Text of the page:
Either/Or plays rare and ravishing Feldman at Issue Project Room

Mon Jun 30, 2014 at 12:48 pm
Morton Feldman's "For Philip Guston" was performed by Either / Or ensemble Sunday at Issue Project Room.

Morton Feldman’s “For Philip Guston” was performed by Either/Or ensemble Sunday at Issue Project Room.

Let’s hope that whatever has been in New York City’s air and water that has led to concerts this season of three of Morton Feldman’s longest works lingers.

Since October, concertgoers have witnessed Anton Batagov playing Triadic Memories for nearly two hours and the Flux Quartet playing the String Quartet No. 2 for close to six (both ideal performances and both held at the Park Avenue Armory). The serendipitous Feldman series finished Sunday with the Either/Or ensemble’s marvelous concert of For Philip Guston at Issue Project Room.

Concert programmers take note: all of these performances played to full houses. The crowd on Sunday afternoon filled all the available chairs and spilled out to the walls and in the lobby (three-fourths stayed to the end).

For Philip Guston does not match the duration of the String Quartet No. 2, but the concert—the last of a series celebrating the ensemble’s tenth anniversary—did approach four and a half hours in length. As with the quartet, there is neither a wasted note nor the sense of the music running out of things to say (or, as Stravinsky famously put it, finishing long before it ends).

The excellent musicianship helped, of course, yet the piece is also as sonically colorful as anything Feldman produced. The sound is ringing and rounded, scored for a keyboardist playing piano and celesta (ensemble director Richard Carrick), a flutist doubling on piccolo and bass flute (Margaret Lancaster), and the tuned percussion of vibraphone, marimba, glockenspiel and tubular bells (Either/Or cirector David Shively). The resonant marble walls and floor, and the high, arched ceiling at Issue Project Room made for a superb space for the music, with the acoustic holding the long, strangely mutating decay of dissonant piano chords and the complex overtones of the bells.

Guston begins with a four-note theme in the flute, the thread that stitches together the length and breadth of the music, with a compositional technique particular to Feldman’s music. The theme is C down to G up to A-flat then up again to E-flat—introducing the world premiere in 1985 at the University of Buffalo, Feldman said “the tune spells out ‘CAGE’, but not in that order.” The notes, and the title, are about Feldman and Cage discovering the paintings of Guston, who Feldman admired and befriended. As it moves around through different keys during the course of the piece, the theme reflects “varying degrees of representation treated abstractly,” the quality the composer found attractive in Guston’s paintings.

The technique Feldman uses is to double the theme with the piano, but with a displaced rhythm. This is the trademark of the composer’s late works: simple musical material repeated with subtle but important changes in rhythm, and this was where the Either/Or playing stood out. Other than stamina, there is very little that is technically challenging in the notes of the piece, but the musicians need to maintain a steady, clear pulse for four-plus hours so that the ear can hear the dramatic difference that one fraction of a beat makes, say, on the third repetition of a phrase.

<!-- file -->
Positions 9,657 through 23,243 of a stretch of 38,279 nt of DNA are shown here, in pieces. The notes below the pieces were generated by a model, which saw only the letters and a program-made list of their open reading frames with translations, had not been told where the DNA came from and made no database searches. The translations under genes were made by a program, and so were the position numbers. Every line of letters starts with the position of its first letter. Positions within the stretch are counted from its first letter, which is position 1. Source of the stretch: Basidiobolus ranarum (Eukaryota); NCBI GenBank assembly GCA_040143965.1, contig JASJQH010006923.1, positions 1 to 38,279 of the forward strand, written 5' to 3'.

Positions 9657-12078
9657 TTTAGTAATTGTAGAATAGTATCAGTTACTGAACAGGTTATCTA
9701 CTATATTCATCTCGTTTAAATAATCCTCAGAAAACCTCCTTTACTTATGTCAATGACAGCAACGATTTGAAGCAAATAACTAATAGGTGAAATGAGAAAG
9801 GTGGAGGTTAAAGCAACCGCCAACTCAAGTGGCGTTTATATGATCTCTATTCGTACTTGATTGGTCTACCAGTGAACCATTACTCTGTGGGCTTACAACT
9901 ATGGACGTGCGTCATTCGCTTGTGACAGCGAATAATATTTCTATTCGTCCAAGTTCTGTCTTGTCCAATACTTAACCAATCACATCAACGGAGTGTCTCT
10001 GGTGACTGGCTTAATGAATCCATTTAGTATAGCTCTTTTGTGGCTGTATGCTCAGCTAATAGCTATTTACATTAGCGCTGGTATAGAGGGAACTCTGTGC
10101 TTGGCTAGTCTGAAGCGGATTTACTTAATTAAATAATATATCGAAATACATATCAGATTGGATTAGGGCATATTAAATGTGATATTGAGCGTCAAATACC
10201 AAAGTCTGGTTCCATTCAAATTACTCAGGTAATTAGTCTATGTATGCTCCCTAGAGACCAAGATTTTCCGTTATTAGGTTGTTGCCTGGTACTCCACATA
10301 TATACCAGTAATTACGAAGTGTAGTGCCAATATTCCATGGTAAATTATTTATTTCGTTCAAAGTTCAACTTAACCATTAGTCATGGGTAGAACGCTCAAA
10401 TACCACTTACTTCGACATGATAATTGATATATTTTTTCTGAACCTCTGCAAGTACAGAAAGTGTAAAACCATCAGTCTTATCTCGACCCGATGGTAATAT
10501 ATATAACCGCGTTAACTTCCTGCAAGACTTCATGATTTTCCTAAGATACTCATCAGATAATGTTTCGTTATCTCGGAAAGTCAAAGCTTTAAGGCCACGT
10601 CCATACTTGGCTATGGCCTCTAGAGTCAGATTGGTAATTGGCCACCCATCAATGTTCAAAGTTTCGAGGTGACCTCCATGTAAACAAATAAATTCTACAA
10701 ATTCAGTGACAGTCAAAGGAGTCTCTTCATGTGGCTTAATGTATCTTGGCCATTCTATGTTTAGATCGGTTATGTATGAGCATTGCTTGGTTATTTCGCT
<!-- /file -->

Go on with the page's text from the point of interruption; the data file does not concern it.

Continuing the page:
Shively especially held a clear pulse from the start. The other musicians were equally on target, but about a half-hour in, Lancaster and Carrick seemed to suddenly hold the same pulse without conscious thinking, feeling it in their bodies without counting in their heads. The playing, which was already focused and assured, became more fluid, natural, meaningful. The musicians also controlled dynamics with casual discipline, and Lancaster held her embouchure and intonation on all three flutes—the effort she required was obvious only a handful of times, and never interfered with her playing.

The four notes of the “C A G E” theme present a major/minor key dichotomy that is unresolved and that has a haunting effect. Feldman constructs the piece out of small and large sections that are repeated. But the music works through more varied means as well: there are variations on the theme and a large form that is almost Brucknerian in its alternations between harmonically complex and melodically static sections and long, bucolic stretches where the music flows along, gently and irrevocably.

Feldman himself made visually beautiful graphic scores in the 1950s, but the triumph of For Philip Guston is that it is an old-fashioned piece of composing, the composer setting down notes, rests and expressions, his intention in every mark. The duration is deliberate, a means to direct the musicians and listeners to an experience meant to challenge and alter their perceptions.

Four hours of four-note phrases and quiet chords lead to an extended finale that goes beyond lyrical into the pastoral, the most beautiful music Feldman wrote and some of the most beautiful music of the post-World War II era. As the flute and piano play a simple, languid duet, the percussionist repeats a slow, spare, descending scale that defines A minor. If the previous music had a clear means but an abstract purpose, this music is like a song, the language common and resonant.

Five strikingly dense piano chords announce a real coda, and the bass flute plays the A minor scale. Soon after, the music stops, having said all it needs to say.

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